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Ministers talk 'scaling up' community water boards in light of Westwold drought conflict

Collective drought decisions

A pair of B.C. ministers said they want to see more partnerships between the province and communities to plan for drought response after tensions escalated over water use restrictions in Westwold this summer.

In mid-August, a fish protection order was placed on the Salmon River due to extreme drought. Emotions ran high as forage crop farmers were ordered to stop using water for agricultural purposes.

During a panel discussion on emergency preparedness at last week’s Union of B.C. Municipalities convention, Bruce Ralston, minister of forests, said he would like to see the province and communities work together as difficult decisions over water use will need to be made in the future.

“I think what's coming in the emerging era of drought across the province is more and more decisions that are very difficult to make — and have big consequences for agricultural producers, or businesses or individuals — will have to be made,” Ralston said.

“That's why we have to work together, hammer out our policy, work at the community level.”

He said in B.C. regions like the Cowichan, the Koksilah and parts of the Nicola Valley, community water boards meet and make those types of decisions collectively.

“That is more the way that I would like to see these matters proceeding, but I was faced with a very tough decision and as far as I'm concerned, I made the right decision.”

Ralston discussed the Westwold water conflict after Doug Haughton, Thompson-Nicola Regional District for Electoral Area L, stood in front of a packed conference room and asked ministers to improve dialogue with locals over water restrictions.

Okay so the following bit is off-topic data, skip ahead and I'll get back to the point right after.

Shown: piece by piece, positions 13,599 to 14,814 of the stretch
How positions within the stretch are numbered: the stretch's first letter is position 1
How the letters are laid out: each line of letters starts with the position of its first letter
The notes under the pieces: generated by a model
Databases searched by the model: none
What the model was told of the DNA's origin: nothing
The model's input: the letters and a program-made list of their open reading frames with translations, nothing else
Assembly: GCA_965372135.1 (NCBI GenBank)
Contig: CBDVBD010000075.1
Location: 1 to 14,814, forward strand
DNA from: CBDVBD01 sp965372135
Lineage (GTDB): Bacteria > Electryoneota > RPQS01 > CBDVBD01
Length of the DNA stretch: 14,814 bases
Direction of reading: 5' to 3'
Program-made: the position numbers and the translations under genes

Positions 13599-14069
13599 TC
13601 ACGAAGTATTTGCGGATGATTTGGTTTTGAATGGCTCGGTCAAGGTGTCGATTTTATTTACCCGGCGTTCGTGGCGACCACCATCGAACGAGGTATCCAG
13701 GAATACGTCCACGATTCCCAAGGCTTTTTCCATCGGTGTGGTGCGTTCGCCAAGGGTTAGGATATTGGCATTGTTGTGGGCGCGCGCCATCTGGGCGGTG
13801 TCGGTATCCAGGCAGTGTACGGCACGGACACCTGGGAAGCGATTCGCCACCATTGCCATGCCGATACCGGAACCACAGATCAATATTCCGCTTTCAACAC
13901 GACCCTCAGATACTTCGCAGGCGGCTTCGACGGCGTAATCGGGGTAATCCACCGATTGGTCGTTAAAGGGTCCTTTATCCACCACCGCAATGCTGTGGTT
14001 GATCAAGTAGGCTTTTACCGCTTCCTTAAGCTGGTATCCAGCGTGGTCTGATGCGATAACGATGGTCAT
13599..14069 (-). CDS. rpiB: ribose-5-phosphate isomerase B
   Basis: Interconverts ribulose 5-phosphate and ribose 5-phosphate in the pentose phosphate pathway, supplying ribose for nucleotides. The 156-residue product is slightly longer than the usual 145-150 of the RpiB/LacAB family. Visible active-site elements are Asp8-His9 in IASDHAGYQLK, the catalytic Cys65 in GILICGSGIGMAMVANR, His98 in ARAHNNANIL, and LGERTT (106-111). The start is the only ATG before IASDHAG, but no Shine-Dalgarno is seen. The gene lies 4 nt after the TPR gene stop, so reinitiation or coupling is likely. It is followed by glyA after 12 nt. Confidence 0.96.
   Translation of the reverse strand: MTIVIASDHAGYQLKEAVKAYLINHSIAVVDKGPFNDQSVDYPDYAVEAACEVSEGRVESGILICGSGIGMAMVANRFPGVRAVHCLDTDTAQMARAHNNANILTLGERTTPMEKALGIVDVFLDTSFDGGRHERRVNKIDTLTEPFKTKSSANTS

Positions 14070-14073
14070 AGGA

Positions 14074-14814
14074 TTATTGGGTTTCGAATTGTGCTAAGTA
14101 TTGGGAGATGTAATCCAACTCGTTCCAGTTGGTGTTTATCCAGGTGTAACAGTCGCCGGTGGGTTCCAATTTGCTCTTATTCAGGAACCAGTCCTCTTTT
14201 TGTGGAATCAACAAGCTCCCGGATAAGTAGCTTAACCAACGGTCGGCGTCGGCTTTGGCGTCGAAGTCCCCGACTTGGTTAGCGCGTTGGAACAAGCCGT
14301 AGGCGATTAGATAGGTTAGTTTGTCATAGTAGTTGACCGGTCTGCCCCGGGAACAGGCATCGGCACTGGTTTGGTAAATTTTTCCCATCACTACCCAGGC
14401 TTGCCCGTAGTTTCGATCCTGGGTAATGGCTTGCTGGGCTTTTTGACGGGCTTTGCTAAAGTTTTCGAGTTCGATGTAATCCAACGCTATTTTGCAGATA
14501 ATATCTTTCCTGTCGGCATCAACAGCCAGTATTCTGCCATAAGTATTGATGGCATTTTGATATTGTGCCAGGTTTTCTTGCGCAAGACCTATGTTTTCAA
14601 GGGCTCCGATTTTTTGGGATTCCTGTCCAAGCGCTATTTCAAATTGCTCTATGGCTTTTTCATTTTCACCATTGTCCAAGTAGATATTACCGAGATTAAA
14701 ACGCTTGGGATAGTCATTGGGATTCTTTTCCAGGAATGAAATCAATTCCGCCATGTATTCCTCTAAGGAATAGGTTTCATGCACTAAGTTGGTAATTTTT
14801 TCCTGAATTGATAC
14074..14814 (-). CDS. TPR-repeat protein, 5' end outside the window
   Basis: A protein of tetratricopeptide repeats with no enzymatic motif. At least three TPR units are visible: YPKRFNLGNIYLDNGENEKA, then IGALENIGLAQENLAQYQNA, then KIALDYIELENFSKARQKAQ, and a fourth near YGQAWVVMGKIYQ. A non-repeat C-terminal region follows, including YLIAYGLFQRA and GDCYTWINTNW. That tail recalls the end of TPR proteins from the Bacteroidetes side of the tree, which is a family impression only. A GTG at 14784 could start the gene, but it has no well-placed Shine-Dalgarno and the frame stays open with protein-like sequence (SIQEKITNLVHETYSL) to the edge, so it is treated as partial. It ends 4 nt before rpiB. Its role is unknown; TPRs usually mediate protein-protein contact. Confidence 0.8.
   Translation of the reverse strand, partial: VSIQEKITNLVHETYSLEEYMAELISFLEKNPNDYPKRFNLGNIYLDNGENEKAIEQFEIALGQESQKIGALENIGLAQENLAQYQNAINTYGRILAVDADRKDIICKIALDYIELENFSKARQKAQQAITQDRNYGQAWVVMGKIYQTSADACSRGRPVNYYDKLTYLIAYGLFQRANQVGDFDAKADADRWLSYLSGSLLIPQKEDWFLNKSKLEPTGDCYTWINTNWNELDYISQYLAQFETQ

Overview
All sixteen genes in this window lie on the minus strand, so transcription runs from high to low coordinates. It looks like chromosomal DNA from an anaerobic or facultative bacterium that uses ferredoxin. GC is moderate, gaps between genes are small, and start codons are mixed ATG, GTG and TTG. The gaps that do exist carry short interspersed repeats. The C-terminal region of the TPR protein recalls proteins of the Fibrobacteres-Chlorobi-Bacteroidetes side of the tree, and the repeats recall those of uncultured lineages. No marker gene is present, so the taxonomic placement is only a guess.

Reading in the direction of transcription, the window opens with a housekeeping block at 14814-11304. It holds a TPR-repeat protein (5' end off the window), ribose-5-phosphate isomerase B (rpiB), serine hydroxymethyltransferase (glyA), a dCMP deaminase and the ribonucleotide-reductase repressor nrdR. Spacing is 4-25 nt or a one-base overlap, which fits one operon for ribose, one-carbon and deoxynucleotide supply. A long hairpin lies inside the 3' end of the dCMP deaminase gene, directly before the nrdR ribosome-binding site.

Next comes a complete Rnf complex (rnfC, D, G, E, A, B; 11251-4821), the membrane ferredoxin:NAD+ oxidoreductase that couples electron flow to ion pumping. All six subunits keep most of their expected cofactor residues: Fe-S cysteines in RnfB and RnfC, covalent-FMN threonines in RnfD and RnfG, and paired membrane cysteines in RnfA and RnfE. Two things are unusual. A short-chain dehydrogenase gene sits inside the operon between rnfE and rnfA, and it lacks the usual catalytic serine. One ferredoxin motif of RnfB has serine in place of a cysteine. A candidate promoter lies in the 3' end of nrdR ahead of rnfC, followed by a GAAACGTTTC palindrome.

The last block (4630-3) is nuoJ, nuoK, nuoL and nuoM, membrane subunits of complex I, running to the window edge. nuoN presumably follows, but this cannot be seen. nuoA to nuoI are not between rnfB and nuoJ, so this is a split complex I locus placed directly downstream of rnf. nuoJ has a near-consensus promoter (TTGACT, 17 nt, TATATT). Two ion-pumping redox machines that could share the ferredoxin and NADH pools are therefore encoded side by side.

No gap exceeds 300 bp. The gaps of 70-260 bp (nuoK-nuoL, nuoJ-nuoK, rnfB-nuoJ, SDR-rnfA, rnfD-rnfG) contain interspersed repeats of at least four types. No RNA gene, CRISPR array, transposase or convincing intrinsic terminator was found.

Haughton said most Westwold farmers were complying with a voluntary water use restriction which preceded the order, adding “ugly” confrontations over water could have been avoided if the province had initiated better communication with Westwold forage crop farmers before the order was enacted.

“I'll do anything in the TNRD to help you folks. I think most, if not all other regional district directors would too. So I’m just asking for better things next time,” Haughton said.

Ralston said the fish protection order was enacted based on monitoring data and advice from resource officers indicating once water flow falls below critical levels, this year’s salmon run could be wiped out.

The minister said there was an effort over a series of months to prepare residents for the possibility of the order.

“The legislation obliges a consideration of the agricultural industry. It's written right in the statute, and that was part of the consideration that was made,” Ralston said.

“I accept your point that communication, I think, usually can always be better. But I think there was a fairly good run-up to the possibility that that might take place.”

Nathan Cullen, Minister of Land, Water and Resource stewardship, said there are good models established throughout the province where communities, with the assistance of the B.C. government, have been able to have those difficult conversations ahead of drought.

“We have models across the province where you don't see those conflict points, because they have those tables set up and we can share information and talk to our neighbours,” Cullen said.

“We, as a province, I think need to scale that up. We need this happening in multiple places and identify the hotspots, so to speak, around the province where that can be stood up faster. So that's our commitment.”



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